The priest tried to tell them, gently at first, that they needed to change in order to survive. His warnings led to an insurrection, calls to the bishop, and lots of drama. Finally, the priest fired the choir director, tossed the old sheet music in the trash, appointed a new director and started over. Things got worse. The only thing the priest had going for him was the support of his bishop, who refused to budge in hopes that after years of neglect and letting them make their own rules, perhaps they could change with a hard-nose approach.
They did change: the parish had a rough first year, but in the next year visitors stayed and became catechumens. Now, there are no more complaints and the parish is healthy, though the priest paid a great price. Just for music!
Imagine if the priest had to confront the people about their pride, their stinginess when it came to alms and supporting the Church, their irregular attendance, their neglectful or over-protective parenting… how long would he last before the community would be up in arms? This is because our common expectation is that priests lend a ‘sympathetic’ ear to what we want to complain about and keep their mouths shut about the rest.
This pastoral approach kills addicts. They need to hear the truth about their errors because they have utterly lost their way. They need help, and someone has to tell them the difference between right and wrong. A sponsor does this by saying the truth, even the offensive and unwanted bits, in order for the addict to see it for himself, reject it and ask God for help to change.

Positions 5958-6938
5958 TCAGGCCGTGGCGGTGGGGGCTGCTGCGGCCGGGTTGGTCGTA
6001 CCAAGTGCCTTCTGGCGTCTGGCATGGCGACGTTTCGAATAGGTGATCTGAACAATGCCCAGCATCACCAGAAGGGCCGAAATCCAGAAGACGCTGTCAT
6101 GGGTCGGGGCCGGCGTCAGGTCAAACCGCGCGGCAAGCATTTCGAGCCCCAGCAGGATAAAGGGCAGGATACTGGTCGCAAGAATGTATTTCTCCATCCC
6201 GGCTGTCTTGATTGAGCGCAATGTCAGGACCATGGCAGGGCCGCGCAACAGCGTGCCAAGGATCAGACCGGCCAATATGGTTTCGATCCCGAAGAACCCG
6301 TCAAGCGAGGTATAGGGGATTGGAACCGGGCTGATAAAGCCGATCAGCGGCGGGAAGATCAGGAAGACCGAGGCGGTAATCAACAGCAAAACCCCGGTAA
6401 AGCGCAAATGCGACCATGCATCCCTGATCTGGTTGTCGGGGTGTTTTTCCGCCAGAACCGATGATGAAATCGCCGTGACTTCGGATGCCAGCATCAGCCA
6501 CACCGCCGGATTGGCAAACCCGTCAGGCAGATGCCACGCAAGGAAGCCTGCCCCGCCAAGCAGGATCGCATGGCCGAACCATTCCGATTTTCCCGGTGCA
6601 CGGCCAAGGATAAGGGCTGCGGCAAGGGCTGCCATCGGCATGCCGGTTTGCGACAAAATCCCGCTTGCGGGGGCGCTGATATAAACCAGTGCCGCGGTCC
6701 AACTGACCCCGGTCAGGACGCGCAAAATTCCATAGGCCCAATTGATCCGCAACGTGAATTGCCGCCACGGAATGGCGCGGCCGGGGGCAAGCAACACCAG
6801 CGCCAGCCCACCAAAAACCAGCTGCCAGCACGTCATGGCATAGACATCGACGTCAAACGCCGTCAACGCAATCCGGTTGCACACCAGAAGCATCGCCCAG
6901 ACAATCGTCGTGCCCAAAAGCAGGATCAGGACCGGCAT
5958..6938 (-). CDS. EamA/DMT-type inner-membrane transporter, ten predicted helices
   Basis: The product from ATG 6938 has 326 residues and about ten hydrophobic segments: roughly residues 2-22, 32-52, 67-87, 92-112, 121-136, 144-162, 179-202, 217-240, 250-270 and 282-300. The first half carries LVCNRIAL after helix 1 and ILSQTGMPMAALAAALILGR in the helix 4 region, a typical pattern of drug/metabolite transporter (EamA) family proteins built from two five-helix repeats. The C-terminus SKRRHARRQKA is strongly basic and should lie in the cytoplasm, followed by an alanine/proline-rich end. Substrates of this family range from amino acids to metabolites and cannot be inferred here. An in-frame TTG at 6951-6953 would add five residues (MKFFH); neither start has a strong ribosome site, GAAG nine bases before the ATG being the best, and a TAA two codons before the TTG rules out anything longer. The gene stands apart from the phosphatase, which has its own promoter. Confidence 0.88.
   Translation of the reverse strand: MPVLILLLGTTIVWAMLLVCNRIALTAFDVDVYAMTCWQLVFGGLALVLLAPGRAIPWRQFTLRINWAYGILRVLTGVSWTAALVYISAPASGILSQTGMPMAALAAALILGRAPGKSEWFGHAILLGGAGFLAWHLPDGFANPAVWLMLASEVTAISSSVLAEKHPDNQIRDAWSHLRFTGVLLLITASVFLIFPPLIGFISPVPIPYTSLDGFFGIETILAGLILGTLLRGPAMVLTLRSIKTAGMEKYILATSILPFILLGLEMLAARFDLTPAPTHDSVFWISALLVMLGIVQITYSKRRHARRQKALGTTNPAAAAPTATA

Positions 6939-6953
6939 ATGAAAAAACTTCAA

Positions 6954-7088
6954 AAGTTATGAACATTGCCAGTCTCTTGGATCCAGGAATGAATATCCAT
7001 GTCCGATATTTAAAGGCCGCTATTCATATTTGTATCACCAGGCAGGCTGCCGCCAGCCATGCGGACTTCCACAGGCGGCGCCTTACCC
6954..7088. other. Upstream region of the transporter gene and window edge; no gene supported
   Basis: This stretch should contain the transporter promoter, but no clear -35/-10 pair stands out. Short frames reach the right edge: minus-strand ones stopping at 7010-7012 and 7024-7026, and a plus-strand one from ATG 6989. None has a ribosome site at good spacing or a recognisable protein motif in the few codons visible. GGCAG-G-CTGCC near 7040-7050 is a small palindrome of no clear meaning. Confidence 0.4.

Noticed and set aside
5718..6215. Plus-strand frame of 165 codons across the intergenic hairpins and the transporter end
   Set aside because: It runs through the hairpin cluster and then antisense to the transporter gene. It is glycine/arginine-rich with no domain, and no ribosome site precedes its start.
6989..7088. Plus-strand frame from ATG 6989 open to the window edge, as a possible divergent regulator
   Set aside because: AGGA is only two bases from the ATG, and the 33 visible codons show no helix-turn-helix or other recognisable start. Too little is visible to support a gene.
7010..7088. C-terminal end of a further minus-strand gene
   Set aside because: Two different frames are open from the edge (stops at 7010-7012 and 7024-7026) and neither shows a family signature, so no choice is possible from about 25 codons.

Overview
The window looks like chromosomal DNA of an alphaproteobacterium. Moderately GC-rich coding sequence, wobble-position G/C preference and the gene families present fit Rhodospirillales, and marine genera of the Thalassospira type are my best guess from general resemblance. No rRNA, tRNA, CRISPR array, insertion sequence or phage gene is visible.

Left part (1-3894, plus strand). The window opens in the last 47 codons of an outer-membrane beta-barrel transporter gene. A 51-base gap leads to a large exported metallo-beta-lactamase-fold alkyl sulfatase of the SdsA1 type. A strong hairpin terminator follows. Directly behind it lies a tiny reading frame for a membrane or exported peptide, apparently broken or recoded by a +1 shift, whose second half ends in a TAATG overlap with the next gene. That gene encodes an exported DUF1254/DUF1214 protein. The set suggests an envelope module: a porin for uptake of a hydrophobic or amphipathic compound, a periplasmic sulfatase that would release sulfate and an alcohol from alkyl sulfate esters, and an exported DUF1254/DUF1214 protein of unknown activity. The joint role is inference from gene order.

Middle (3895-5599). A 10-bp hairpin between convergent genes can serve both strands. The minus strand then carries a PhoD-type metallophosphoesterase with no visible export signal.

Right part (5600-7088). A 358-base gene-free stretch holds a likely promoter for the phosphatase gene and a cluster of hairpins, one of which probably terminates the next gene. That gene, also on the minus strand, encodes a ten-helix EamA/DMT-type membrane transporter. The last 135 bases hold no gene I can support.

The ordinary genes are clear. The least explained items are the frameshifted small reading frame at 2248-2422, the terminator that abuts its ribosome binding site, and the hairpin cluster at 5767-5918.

If we are going to help addicts in our communities to change, or if we are going to invite recovering addicts into the Church, they we ourselves must remake our parishes into places where change is welcome and encouraged. No, this does not mean inventing new services or painting the walls orange or strumming a guitar. Those kinds of change are external. They are not challenging. Real change goes on within. We must be willing to repent, to acknowledge our sinfulness and weakness, and to serve others rather than ourselves.
We must look and see our own sickness first before we can help others. People in 12 Steps help each other not by examining the other person, but looking into themselves and repenting. This inward examination leads to empathy, where we can relate to the suffering of another person because of our own suffering. Thus, we are no longer alone and we receive hope, the hope that our pain, if share, can be lifted with the help of others.
So, if we can see others in our parish in an empathetic light, seeing in them our own suffering, then we can truly be their brothers and sisters in Christ. We can help one another on the path to healing. Even Christ has empathy for us, having endured our own humanity.
If we can see our own sickness, then we can offer fellowship to addicts even when we ourselves are not addicted. That’s because we can see our own sickness and hear the unflattering truths about ourselves.